HANDBOOK OF ACOUSTICS - online book

A complete view of Acoustical Science & its bearings on music, for musicians & music students.

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HAND-BOOK OF ACOUSTICS.
very gently into it. The fundamental tone of the pipe which we will call (d|) will be produced. On gradually increasing the strength of the wind, a point will be reached, at which this note will vanish, and a note (d), an octave higher, will be heard. On blowing harder still, this (d) will cease, and a note (s) a fifth above will be given forth, and so on. All these notes above the fundamental, which thus apparently make their appear­ance successively, are usually termed the harmonics of the pipe.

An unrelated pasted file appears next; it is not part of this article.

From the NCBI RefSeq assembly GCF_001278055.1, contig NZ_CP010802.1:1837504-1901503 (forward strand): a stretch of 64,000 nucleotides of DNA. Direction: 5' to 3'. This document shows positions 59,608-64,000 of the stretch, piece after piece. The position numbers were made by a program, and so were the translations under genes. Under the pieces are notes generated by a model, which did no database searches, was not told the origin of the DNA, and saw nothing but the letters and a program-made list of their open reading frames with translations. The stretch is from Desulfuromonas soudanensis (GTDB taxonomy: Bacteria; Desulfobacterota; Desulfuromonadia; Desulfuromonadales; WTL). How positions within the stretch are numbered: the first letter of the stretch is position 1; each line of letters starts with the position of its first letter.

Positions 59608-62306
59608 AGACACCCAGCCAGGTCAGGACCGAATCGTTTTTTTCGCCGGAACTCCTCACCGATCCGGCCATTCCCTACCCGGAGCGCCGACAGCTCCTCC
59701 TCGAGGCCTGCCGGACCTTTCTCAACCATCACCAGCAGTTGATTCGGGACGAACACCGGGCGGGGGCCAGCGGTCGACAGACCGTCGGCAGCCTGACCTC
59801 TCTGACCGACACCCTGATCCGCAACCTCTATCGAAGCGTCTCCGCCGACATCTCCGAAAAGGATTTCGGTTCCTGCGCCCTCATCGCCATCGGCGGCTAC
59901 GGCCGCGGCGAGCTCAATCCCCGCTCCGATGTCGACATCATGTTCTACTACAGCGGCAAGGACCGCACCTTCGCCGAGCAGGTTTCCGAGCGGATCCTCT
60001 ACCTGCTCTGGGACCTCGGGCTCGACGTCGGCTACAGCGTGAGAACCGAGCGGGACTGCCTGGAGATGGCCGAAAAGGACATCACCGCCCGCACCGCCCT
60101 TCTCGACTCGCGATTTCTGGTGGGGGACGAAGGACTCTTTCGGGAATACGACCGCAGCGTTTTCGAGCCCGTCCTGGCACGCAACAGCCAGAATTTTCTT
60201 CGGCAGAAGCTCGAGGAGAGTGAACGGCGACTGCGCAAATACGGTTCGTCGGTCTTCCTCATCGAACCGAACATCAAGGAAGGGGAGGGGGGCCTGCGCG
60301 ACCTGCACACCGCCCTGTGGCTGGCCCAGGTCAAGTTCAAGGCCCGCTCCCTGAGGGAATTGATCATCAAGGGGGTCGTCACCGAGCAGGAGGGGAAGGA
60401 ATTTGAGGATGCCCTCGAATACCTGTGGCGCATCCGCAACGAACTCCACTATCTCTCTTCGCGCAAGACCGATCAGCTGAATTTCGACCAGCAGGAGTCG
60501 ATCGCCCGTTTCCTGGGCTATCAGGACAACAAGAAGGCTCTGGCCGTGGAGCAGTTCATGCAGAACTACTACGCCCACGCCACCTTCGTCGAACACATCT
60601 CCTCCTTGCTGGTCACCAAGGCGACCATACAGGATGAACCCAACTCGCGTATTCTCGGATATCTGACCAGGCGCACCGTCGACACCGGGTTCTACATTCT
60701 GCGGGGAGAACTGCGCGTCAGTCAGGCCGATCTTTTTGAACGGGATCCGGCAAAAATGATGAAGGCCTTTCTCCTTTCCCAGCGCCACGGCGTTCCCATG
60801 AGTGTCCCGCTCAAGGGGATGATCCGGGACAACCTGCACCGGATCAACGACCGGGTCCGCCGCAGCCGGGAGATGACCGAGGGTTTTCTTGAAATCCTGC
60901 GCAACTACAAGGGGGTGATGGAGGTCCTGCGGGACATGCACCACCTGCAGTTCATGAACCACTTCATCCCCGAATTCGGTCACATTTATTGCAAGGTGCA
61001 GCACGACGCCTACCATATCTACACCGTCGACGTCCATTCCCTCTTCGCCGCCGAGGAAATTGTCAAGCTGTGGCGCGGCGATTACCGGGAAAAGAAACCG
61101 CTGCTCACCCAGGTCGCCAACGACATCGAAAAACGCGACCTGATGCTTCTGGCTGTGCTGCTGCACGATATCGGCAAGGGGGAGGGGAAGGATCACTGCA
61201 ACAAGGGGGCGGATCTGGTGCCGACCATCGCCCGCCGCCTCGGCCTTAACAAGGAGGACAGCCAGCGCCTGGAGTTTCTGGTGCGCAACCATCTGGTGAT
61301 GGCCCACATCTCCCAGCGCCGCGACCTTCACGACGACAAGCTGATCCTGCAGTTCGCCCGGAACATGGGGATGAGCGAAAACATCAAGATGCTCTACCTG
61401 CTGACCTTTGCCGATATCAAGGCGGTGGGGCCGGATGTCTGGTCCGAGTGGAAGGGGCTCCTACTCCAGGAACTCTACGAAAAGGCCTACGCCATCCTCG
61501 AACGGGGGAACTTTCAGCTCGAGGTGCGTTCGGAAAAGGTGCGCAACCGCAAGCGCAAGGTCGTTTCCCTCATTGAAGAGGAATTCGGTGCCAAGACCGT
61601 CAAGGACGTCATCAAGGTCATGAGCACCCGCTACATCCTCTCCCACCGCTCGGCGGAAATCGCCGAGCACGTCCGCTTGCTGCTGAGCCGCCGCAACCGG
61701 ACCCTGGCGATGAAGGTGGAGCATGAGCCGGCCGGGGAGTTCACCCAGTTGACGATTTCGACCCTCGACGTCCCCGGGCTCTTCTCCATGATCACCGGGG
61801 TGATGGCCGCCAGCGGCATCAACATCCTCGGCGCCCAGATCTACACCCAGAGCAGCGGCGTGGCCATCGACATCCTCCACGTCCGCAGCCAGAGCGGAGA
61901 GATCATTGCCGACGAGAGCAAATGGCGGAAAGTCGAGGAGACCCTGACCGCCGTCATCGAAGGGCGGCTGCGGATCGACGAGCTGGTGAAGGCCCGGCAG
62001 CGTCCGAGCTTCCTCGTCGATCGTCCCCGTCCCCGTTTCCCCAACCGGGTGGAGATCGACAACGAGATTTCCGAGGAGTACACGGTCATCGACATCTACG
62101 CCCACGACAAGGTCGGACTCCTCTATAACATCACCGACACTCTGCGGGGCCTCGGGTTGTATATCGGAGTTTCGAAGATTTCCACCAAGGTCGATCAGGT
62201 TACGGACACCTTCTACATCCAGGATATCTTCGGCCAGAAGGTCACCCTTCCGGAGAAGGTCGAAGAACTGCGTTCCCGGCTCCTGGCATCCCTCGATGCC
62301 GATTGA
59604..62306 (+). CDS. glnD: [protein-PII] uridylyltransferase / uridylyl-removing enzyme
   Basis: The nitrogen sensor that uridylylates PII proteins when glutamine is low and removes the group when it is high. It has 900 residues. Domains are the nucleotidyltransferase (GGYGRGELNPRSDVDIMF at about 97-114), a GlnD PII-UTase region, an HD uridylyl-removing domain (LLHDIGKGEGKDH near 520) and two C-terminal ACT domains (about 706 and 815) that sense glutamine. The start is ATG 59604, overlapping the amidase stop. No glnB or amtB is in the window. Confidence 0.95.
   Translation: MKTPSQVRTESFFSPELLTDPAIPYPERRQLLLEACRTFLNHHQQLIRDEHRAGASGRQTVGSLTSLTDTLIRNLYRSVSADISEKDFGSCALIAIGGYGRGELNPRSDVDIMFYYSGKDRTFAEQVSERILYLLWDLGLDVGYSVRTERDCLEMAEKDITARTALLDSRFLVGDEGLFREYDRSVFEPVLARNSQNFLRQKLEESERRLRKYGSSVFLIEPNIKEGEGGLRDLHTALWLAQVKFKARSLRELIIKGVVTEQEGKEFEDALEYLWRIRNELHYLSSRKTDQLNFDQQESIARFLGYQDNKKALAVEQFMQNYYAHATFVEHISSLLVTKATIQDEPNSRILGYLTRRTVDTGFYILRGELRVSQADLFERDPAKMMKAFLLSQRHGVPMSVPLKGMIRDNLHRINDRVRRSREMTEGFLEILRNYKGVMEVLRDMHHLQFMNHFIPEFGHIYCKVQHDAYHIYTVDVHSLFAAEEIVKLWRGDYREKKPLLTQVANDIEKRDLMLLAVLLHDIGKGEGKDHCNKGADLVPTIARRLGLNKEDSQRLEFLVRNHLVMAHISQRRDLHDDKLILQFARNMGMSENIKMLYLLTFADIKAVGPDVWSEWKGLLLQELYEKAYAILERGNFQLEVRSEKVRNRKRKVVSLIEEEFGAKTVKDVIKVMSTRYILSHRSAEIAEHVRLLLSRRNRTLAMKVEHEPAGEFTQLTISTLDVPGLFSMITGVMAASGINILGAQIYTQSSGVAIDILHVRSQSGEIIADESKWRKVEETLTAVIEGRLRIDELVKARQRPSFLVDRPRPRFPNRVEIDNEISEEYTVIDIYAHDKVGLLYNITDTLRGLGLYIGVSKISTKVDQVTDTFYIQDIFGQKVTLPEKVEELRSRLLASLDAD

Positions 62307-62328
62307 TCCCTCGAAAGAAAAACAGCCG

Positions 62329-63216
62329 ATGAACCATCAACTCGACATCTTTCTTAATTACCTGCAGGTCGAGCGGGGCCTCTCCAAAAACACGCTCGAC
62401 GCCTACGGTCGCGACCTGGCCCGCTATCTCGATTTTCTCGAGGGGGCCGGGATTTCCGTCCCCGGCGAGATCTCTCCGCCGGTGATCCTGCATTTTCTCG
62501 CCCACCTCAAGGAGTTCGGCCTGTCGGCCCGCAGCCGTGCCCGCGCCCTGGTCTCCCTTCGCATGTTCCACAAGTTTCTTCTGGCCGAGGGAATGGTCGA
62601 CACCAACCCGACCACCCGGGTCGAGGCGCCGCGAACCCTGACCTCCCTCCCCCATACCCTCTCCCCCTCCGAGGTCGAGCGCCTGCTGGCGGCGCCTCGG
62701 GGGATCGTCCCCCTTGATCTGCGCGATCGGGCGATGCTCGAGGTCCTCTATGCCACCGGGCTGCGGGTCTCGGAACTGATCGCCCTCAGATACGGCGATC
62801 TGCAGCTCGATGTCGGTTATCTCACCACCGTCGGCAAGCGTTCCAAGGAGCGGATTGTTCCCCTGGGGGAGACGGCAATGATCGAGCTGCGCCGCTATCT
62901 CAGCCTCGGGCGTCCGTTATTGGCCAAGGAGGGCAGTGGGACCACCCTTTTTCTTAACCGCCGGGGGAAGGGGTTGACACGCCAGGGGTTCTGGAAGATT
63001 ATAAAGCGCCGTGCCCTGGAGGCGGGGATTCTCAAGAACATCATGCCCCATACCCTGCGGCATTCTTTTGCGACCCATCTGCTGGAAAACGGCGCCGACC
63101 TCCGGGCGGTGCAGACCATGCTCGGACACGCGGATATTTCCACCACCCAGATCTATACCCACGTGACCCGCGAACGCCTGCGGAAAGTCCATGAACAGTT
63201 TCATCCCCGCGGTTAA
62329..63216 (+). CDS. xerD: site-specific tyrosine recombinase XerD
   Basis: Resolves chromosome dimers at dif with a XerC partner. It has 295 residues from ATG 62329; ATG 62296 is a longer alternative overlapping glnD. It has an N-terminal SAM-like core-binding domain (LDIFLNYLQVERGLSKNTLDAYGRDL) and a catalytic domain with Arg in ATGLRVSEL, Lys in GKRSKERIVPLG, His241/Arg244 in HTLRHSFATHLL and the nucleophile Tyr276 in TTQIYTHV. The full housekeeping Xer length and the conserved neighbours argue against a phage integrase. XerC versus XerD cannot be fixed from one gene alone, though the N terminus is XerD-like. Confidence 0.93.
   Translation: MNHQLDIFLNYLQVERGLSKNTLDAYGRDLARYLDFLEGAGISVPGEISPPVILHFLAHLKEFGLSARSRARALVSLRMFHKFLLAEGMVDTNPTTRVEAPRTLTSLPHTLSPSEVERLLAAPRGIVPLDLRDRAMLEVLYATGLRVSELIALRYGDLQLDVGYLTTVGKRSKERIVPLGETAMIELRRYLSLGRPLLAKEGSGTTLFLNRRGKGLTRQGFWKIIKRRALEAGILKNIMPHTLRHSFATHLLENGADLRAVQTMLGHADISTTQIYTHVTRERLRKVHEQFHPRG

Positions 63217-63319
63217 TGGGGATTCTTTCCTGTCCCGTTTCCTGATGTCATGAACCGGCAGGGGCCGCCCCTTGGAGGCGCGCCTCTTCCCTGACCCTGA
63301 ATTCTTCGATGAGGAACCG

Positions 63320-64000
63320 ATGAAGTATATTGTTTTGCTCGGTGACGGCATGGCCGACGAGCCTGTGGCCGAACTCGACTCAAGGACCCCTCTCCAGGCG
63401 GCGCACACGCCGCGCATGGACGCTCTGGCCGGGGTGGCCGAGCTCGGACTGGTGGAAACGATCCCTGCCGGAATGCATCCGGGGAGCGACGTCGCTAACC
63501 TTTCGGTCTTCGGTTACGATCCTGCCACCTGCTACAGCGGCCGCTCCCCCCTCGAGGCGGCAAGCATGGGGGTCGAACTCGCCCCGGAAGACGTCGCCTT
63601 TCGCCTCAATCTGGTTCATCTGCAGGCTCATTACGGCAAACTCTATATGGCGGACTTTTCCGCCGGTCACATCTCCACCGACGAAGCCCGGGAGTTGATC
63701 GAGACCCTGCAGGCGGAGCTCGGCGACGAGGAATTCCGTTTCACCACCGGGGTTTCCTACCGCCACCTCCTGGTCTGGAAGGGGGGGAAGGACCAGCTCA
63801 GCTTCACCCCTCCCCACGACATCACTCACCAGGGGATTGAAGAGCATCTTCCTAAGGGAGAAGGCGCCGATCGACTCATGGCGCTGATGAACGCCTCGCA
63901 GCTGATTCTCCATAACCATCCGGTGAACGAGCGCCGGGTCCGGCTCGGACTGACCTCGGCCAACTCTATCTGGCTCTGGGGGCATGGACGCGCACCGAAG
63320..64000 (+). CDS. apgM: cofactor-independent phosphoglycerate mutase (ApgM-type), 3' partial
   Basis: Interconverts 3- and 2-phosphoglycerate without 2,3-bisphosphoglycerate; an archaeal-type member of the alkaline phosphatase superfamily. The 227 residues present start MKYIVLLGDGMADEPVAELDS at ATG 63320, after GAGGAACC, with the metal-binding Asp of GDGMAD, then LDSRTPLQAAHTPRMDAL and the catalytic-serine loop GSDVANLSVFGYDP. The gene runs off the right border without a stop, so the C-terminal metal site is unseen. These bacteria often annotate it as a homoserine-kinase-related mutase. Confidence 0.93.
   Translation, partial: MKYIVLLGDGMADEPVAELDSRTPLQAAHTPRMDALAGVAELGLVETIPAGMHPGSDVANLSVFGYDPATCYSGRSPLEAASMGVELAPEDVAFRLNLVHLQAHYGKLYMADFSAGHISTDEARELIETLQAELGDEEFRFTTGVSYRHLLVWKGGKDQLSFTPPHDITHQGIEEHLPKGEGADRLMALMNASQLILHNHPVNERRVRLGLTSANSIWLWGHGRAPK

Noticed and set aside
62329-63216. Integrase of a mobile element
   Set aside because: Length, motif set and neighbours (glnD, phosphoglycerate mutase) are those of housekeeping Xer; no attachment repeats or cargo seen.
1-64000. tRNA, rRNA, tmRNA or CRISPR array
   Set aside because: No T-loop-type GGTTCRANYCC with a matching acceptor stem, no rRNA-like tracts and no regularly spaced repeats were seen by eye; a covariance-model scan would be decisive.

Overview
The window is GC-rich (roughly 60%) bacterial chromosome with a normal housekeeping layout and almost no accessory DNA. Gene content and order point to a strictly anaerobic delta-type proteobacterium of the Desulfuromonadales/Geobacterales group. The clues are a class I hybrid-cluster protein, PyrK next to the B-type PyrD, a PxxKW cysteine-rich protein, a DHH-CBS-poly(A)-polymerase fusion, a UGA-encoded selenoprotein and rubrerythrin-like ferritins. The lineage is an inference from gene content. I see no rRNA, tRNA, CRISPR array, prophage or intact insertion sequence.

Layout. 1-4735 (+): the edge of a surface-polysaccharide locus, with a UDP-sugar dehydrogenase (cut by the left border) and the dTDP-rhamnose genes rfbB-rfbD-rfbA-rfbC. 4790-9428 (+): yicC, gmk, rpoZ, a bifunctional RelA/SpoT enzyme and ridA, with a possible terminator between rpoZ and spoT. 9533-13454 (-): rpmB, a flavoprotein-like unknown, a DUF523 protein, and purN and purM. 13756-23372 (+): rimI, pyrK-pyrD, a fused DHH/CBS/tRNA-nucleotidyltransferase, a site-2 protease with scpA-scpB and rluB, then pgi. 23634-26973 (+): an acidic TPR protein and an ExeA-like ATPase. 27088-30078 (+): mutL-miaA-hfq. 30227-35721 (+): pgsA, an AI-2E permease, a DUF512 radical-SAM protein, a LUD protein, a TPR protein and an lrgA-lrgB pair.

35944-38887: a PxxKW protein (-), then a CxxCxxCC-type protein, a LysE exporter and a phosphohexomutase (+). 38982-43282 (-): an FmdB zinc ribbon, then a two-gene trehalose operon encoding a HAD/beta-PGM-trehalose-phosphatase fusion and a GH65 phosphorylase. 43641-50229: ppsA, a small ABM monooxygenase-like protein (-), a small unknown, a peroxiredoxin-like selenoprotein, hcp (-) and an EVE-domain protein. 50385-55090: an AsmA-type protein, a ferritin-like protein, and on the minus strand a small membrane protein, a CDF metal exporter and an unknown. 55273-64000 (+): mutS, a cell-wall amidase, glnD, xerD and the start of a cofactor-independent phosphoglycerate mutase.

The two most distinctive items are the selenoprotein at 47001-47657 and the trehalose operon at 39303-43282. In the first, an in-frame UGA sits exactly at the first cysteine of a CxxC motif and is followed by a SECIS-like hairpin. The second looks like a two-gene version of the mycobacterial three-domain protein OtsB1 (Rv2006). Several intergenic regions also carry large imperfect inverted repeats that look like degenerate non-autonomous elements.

In order to understand how these tones are produced, let us turn back to page 60. We saw there how a condensation entering one end (a) of the tube (fig. 53), proceeds to the other end and is there reflected as a rarefaction. Now suppose that at the moment this rarefaction starts back towards (a) another rarefaction starts from (a); what will happen when they meet in the centre ? The wave from (b), if none other were present, would cause the particles of air in the centre (c) to move upwards; that from (a) would move them with equal force downwards. Under these circumstances the particles in the centre will remain at rest. But, just as in the case of the string, the two pulses of rarefaction will not interfere with one another; each will pursue its course to the end of the tube, where each will be reflected, as formerly explained, as a condensation. Now when these pulses of condensation meet in the centre of the tube, that which comes from (b), if it alone were present, would cause the air particles there to move downwards, while that from (a), would move them in the opposite direction. The result, as before will be, that the air particles in the centre will remain at rest; and com­paring these pipes with the strings already studied, we see that under these circumstances, the middle of the tube becomes a "node," while the ends, being places of greatest vibration, corre­spond to the middles of " ventral segments." Further, as the impulses enter an open pipe, and are reflected at the ends, these points must always be places of maximum vibration, that is, must always correspond to the middle of ventral segments. But two ventral segments must necessarily be separated by a node: therefore, the above is the simplest way in which the column of air in an open tube can vibrate, and consequently this form of vibration must give the fundamental tone of the pipe. It may be represented by fig. 54 (A), in which the straight line in the centre shows the